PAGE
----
History can be cruel. The assassination of Martin Luther King Jr., who was unquestionably America's most prominent prophet and practitioner of nonviolence, was followed by riots, arson and looting in 168 American cities and towns. The numbers are staggering: 2,600 fires were set; 21,700 people were injured; 2,600 were arrested; 39 were killed. ...Read more
It is a common, if not especially honorable, practice in American politics for a candidate and her campaign to prefer to run not against their actual opponent on the ballot but rather against the most unpopular caricature of the opponent's party. That explains why Democrats, for close to three decades after the election of 1932, when Franklin ...Read more
An American politician can help herself politically by being able to believably use self-deprecating humor, which sends a clear message: "I am not pompously self-important or thin-skinned; I do not take myself completely seriously."
No one was better at self-deprecation than former President Ronald Reagan, whose robust sense of self-confidence ...Read more
As you probably already knew, the next six months of 2020 presidential campaigning are going to be ugly. I do not say this happily, but I do so based upon a lifetime of watching candidates run for election and reelection. Almost invariably, politicians return to what worked successfully in previous campaigns.
Consider the most recent ...Read more
There was, I can testify, a lot more drinking in Washington, D.C., before May 15, 1978. That was the date, through the grace of God, that I had my last drink of beer or booze or wine.
Previously, I had given up drinking at different times, for Lent or to lose weight (a waist is a terrible thing to mind), always to return for another round. But ...Read more
There will be no graduation festivities this spring at dozens of American colleges and universities, including Ohio State, Brigham Young, Howard, Swarthmore, Notre Dame, Duke, UCLA and Yale. That means this year's graduates and their closest relatives and friends will not have the benefit of sitting on hard chairs and listening to the ...Read more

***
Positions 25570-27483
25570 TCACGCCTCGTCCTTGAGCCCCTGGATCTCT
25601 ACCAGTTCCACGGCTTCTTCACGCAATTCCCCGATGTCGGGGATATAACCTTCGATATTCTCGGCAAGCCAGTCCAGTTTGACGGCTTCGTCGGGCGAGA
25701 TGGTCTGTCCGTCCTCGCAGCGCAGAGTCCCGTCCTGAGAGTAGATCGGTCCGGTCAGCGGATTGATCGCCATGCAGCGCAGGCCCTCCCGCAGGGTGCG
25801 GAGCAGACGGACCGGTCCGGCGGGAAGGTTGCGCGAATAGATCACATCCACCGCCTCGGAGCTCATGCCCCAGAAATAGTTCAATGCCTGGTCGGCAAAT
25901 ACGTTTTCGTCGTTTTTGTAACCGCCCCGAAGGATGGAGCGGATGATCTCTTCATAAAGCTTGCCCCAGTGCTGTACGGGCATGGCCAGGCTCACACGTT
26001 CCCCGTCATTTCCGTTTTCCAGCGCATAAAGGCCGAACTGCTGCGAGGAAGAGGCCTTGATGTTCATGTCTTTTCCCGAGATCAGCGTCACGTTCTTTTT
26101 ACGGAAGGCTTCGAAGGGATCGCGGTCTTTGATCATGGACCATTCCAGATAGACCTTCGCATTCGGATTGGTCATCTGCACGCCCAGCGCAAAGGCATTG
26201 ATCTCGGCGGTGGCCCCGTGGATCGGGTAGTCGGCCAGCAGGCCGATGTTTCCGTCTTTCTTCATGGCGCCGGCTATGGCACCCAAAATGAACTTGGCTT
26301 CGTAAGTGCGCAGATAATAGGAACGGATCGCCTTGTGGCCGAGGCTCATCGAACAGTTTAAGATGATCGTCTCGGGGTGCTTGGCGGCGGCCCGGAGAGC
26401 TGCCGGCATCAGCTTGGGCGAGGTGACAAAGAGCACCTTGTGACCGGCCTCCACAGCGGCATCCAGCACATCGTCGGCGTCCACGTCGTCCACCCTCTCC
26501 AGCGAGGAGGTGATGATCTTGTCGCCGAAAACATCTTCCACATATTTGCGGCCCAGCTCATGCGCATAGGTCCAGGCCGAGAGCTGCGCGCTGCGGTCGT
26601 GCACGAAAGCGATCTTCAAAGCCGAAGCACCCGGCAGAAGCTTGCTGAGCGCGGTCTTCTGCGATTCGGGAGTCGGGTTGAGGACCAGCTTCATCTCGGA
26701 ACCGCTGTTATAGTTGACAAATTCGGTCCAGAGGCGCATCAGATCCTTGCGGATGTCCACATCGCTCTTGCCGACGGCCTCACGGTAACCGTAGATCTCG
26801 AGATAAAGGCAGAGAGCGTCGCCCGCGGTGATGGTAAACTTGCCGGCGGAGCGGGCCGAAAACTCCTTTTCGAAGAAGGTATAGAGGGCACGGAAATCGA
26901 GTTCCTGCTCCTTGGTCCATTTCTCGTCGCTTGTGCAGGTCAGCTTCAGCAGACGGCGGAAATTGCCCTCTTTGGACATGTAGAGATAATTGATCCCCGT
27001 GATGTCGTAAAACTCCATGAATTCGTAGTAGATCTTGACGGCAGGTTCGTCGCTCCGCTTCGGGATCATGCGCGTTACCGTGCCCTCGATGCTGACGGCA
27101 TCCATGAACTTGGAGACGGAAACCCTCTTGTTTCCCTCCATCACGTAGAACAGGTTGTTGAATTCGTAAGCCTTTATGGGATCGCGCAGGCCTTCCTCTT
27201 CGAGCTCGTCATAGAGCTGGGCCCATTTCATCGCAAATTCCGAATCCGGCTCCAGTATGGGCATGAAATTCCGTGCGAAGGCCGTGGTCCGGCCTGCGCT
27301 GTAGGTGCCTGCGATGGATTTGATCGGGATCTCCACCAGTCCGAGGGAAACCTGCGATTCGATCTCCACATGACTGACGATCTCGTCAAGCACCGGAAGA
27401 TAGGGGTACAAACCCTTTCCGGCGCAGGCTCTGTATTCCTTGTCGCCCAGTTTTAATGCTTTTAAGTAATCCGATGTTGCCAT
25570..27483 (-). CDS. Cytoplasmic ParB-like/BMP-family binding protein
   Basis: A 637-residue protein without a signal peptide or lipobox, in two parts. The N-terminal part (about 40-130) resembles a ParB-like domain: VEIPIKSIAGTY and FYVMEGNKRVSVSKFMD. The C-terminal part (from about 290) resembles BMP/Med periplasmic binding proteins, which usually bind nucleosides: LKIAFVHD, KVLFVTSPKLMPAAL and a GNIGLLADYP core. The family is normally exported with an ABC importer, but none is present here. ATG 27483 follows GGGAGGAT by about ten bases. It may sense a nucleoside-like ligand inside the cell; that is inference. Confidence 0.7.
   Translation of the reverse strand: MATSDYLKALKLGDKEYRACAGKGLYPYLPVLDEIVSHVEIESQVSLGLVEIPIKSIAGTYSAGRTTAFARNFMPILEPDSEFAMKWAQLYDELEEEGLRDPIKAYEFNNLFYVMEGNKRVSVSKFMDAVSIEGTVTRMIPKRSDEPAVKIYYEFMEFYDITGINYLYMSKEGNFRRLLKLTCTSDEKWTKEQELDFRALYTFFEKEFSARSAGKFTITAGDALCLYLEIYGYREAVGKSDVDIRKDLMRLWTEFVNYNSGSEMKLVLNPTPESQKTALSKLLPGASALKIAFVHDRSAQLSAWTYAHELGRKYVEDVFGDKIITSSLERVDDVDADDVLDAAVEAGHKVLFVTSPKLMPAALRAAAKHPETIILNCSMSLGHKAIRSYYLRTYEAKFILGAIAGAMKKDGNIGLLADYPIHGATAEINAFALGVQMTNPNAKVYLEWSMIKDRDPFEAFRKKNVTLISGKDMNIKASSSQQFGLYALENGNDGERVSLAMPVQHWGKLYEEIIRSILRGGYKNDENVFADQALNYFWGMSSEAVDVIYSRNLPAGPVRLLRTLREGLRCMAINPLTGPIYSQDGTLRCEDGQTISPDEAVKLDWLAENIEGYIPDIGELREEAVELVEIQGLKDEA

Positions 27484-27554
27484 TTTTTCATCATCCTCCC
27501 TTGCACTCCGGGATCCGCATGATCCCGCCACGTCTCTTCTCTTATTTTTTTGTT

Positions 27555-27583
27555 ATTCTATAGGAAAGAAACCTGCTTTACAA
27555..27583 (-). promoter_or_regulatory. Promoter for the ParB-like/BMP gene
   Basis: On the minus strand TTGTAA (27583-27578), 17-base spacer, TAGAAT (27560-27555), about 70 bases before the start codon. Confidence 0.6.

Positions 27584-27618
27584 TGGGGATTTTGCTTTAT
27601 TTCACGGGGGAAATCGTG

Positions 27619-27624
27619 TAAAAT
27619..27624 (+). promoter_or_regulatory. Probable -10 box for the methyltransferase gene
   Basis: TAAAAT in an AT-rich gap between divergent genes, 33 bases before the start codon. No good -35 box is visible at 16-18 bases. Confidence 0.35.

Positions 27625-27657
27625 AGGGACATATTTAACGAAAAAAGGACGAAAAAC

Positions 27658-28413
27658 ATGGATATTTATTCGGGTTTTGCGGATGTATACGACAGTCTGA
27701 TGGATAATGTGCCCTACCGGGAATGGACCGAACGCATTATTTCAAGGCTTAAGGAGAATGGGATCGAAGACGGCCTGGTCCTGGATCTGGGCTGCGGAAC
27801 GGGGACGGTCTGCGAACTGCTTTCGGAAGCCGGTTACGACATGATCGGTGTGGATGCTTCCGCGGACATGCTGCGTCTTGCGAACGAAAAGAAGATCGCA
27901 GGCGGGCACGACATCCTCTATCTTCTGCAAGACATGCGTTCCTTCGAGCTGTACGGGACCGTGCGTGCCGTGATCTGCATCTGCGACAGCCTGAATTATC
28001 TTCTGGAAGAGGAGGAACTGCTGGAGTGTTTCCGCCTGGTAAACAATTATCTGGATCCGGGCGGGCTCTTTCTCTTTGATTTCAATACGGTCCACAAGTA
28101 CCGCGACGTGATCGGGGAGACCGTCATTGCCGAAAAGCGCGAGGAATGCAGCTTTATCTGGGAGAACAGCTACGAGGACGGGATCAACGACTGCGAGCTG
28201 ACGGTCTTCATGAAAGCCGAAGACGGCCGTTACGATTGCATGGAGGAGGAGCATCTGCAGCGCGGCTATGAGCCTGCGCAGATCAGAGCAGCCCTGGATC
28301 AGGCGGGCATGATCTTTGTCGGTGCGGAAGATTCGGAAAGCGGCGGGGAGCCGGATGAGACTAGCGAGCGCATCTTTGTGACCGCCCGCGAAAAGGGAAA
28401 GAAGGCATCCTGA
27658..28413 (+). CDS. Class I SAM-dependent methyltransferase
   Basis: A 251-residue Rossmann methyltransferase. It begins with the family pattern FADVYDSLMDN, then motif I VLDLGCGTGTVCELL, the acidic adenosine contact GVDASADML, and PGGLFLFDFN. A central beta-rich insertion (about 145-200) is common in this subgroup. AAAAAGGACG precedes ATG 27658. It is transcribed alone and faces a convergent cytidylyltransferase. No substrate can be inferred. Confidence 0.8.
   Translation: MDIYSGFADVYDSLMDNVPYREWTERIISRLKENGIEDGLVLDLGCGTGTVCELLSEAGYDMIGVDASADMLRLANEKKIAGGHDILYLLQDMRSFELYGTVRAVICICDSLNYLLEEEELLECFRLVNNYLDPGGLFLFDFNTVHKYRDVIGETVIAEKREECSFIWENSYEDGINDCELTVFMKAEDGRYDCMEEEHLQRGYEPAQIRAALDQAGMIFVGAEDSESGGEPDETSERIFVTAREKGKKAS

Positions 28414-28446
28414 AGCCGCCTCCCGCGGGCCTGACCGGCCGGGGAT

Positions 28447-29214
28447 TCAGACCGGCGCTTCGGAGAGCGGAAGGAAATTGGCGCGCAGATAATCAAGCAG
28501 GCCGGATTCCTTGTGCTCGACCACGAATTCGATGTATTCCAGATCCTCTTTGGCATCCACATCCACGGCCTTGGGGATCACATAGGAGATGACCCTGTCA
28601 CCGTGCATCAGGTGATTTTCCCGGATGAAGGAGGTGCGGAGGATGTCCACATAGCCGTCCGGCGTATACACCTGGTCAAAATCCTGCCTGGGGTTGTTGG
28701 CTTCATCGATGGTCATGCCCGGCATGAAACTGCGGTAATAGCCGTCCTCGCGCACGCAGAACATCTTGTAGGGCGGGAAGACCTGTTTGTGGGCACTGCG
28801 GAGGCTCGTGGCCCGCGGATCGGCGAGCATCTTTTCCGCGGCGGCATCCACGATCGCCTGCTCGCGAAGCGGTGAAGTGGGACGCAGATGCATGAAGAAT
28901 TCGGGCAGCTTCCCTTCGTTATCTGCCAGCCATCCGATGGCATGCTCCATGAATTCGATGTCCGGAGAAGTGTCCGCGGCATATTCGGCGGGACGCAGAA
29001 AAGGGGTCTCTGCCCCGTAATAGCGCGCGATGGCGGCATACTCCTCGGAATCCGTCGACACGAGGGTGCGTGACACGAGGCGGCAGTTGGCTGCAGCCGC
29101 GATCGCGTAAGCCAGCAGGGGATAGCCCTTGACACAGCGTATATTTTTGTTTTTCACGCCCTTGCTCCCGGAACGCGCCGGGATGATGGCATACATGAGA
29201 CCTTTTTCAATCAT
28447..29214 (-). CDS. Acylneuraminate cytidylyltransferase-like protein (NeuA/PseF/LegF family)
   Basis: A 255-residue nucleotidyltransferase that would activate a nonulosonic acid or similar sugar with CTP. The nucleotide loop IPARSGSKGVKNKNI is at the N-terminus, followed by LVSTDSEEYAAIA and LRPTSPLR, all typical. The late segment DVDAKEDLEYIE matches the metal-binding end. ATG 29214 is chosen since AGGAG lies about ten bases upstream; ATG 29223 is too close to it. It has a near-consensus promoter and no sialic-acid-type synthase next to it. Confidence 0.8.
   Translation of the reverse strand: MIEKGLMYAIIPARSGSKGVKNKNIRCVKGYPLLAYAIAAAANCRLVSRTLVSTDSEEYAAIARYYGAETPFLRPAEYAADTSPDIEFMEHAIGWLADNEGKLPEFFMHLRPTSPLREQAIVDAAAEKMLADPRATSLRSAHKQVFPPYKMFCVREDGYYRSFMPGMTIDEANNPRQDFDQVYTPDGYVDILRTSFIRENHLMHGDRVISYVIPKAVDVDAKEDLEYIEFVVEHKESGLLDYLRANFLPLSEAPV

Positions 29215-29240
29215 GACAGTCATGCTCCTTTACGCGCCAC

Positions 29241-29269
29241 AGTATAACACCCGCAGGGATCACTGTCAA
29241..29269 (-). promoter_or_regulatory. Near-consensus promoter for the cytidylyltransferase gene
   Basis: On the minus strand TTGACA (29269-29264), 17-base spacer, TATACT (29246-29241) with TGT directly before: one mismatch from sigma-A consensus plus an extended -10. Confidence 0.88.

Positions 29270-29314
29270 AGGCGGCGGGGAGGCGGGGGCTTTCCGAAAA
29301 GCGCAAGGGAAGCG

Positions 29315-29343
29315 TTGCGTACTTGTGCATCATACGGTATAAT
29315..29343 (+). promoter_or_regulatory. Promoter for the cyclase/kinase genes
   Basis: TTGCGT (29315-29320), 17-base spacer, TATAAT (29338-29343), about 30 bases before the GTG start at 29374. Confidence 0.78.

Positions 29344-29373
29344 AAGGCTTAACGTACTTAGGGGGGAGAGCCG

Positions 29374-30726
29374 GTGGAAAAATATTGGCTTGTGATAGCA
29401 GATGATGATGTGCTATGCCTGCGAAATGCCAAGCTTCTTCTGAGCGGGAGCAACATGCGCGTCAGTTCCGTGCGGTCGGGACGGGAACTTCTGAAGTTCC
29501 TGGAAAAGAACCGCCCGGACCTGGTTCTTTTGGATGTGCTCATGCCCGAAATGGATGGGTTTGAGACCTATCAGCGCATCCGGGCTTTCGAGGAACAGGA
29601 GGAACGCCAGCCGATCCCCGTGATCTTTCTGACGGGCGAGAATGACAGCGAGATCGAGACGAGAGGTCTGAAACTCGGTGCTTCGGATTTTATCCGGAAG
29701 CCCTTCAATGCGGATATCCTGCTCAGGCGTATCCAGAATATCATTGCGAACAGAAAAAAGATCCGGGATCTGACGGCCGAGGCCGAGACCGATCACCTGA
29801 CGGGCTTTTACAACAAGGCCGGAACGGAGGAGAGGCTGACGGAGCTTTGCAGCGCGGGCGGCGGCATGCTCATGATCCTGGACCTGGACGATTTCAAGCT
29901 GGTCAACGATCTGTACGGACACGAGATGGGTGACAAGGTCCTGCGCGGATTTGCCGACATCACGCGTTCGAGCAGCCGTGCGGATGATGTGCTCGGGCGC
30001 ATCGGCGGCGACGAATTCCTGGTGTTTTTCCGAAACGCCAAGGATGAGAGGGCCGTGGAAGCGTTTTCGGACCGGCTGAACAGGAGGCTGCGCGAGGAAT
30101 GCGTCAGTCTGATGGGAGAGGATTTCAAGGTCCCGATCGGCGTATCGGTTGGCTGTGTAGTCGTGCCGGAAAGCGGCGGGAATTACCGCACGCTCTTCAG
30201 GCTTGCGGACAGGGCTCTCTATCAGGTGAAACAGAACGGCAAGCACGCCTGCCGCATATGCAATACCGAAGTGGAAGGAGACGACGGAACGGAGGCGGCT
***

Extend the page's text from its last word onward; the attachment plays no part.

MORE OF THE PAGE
Somebody close to President Donald Trump could, in a burst of candor, tell him that he does not know everything to be known about the history of the filibuster in the United States Senate -- or even the origin of the infield fly rule in Major League Baseball.
But nobody, absolutely nobody, should ever dare to suggest that this president has not...Read more
Democrats are beside themselves; after President Donald Trump's consistently inconsistent and uneven public pronouncements on the seriousness of the coronavirus, moving in one 24-hour period from "something we have tremendous control over" to our "toughest enemy: the invisible enemy" and limiting all crowds to fewer than 10, his poll numbers ...Read more
My sainted mother was a public school teacher until she married my father and immediately, as a married woman, was forced by local Massachusetts rules then in force to leave the classroom. (My own grade school teachers included Miss Galvin, Miss Harrington, Miss Donahue, Miss Keohane, Miss Condrick, Miss Loud ... you get the picture.)
One happy...Read more
We're traveling in a crowded subway car somewhere under Manhattan when, without warning, the car comes to an abrupt halt in a tunnel in between stations. The subway car is plunged into darkness, and our own growing anxiety, along with that of our fellow passengers, is almost palpable. After a while, a measured, authoritative voice comes over the...Read more